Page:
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The Power of Prevention

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The Power of Prevention

Imagine living a century ago, when on average you could expect to live only to about 47 years in the U.S., or to about 30 years in India or China. Life expectancy today has increased in China to 75 years and in India to 66 years; you can now expect to live about 78 years if you are born in the U.S., and even longer if you live in Japan or Iceland. Astoundingly, about half the gains in health over all recorded history were achieved in just the past 60 years—and most occurred before the introduction of modern drugs, medical devices or treatments. They came from public health programs and disease prevention.

It doesn’t take great imagination to recognize that preventing diseases provides far greater value than trying to treat them after people are sick. Consider some of the great prevention successes to date, such as vaccines. Childhood infectious diseases used to kill or cripple millions of children. Yet thanks to vaccines, diphtheria, tetanus, whooping cough, measles, mumps and polio are almost unknown today. People can debate whether to take the H1N1 influenza vaccine now, but if the current strain of “swine flu” were as virulent as the 1918 H1N1 strain, without a vaccine, 50 million to 100 million people worldwide would lose their lives.

Deaths from heart disease in the U.S. have dropped by more than 60 percent, and strokes, by 70 percent, since 1950. A major part of that improvement came from the drop in cigarette smoking among U.S. adults from 42 percent in 1950 to now less than 20 percent. Part of the reduction in heart disease was achieved with better diet and exercise; the remainder can be credited to preventive treatment for people at risk with drugs, like antihypertensive agents, lipid-lowering medications and aspirin.

Primary prevention strategies will continue to focus on avoiding known risks, such as smoking, poor diet and lack of exercise, and exposure to toxic materials in the environment. An obvious future challenge will be to develop new preventive vaccines against the big infectious killers—HIV/AIDS, tuberculosis and malaria—and the viruses, bacteria and parasites that cause diarrhea and respiratory diseases, particularly in poor countries.

The success of vaccines and other preventive measures has enabled most of us to survive to older ages, which affords us the ironic luxury of developing chronic diseases: heart disease, diabetes, cancers, Parkinson’s, Alzheimer’s and more. Ongoing research will focus on developing drugs that can specifically prevent or delay such ailments, and enable us to function well even while afflicted with inevitable ones. The ultimate challenge will be to make the products of modern scientific knowledge—those vaccines and drugs for prevention and treatment—affordable and accessible to people of all countries.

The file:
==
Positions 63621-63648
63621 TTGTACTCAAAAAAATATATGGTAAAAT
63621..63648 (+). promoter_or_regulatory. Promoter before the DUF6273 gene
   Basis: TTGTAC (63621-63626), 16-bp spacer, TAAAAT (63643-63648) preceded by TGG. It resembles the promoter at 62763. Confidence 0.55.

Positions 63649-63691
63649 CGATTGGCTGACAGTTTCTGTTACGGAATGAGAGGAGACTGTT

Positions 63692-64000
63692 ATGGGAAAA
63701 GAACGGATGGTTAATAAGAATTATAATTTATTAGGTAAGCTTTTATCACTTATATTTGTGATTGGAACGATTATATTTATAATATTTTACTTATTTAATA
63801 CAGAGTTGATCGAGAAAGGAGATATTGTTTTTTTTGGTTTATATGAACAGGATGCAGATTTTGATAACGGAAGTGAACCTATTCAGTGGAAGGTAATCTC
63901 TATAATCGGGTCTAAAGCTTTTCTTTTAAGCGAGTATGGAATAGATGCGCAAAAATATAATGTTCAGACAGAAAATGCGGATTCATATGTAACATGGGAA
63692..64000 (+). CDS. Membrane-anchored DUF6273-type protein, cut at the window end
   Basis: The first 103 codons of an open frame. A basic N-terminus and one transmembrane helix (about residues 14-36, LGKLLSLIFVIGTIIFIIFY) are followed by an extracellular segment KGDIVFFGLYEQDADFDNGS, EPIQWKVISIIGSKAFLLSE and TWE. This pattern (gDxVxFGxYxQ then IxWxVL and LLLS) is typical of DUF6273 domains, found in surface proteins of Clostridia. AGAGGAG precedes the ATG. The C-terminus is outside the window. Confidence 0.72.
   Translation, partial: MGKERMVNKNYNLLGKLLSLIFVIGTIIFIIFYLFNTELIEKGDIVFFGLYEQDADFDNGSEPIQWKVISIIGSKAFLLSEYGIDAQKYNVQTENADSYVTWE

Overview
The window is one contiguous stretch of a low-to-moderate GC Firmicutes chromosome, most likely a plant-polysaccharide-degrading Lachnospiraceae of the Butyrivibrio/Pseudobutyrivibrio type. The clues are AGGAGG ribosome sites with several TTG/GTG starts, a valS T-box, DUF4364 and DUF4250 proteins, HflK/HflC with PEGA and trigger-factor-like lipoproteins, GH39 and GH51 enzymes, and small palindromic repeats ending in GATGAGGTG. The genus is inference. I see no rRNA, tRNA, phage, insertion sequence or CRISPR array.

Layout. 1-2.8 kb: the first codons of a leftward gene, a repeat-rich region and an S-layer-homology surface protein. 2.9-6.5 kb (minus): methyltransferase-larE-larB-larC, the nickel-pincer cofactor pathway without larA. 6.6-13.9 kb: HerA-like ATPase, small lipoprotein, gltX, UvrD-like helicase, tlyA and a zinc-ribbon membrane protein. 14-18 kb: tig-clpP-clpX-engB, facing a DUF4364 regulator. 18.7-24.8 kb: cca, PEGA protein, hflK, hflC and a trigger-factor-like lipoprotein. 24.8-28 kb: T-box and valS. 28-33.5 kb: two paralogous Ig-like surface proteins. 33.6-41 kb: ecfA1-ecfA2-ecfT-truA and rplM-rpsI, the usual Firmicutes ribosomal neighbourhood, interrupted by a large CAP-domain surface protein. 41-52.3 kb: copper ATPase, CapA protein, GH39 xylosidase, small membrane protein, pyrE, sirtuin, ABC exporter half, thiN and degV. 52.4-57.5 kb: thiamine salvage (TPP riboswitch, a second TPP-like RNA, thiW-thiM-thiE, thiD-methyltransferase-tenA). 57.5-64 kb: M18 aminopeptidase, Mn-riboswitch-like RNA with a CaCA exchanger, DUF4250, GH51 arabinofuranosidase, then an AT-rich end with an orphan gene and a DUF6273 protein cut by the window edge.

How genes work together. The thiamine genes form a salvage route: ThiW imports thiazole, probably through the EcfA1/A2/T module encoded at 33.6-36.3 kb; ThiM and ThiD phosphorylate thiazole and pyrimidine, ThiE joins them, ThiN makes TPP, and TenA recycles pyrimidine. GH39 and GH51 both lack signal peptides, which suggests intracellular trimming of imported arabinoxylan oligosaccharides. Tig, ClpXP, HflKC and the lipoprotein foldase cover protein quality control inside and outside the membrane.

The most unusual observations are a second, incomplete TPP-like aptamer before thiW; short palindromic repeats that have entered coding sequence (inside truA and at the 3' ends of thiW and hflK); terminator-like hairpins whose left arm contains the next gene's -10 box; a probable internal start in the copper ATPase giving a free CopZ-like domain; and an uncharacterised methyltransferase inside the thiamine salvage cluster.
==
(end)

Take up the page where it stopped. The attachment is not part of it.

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Radoslav Bozov says:

September 28th, 2010 - 4:51AM

Infectious diseases in the past came from poor understanding of how living matter is handled which is the same as today’s chronic diseases. Without understanding of evolutionary mechanism for disease causing organisms one can not predict future outbreaks of a given disease. Clean air, proper “waste” stream, and proper nutrition management has been in the core of preventative health. If we provide conditions for evolving living matter, we will get into battle with it! In the mountains of longevity the life expectancy for women was 100 years while men was close to 75 due to traditional exposure of particles irritating lungs or smoking related cardiovascular diseases. Yet Systems are inseparable from each other. In fact if we constructed behavior that eliminates disease agents, vaccines are unnecessary as long as there is no source of agent creation. The origin is of particular interest in post modern health.

Douglas Hawes says:

September 29th, 2010 - 8:10PM

As the overweight teens and preteens approach maturity and old age will there not be a severe drop in life expectancy? Certainly medical statistics seems to indicate that overweight and out of condition adults are very prone to certain severe medical conditions.

Now think what will be the case for adults that have been overweight and out of condition all their lives.

DHewage says:

October 2nd, 2010 - 4:57PM

Life style changes are needed to make the society healthier. Government cannot do that only by imposing taxes on everything. Governing Styles need to be changed inorder to make people change their life styles. For example, If naturally obese people are recruited to deliver mail fom home to home what would happen. Ban processed – Junk foods or introduce limits to it. Too extreme or save billions.

We make the country rich. We neglect how many are paying for that.

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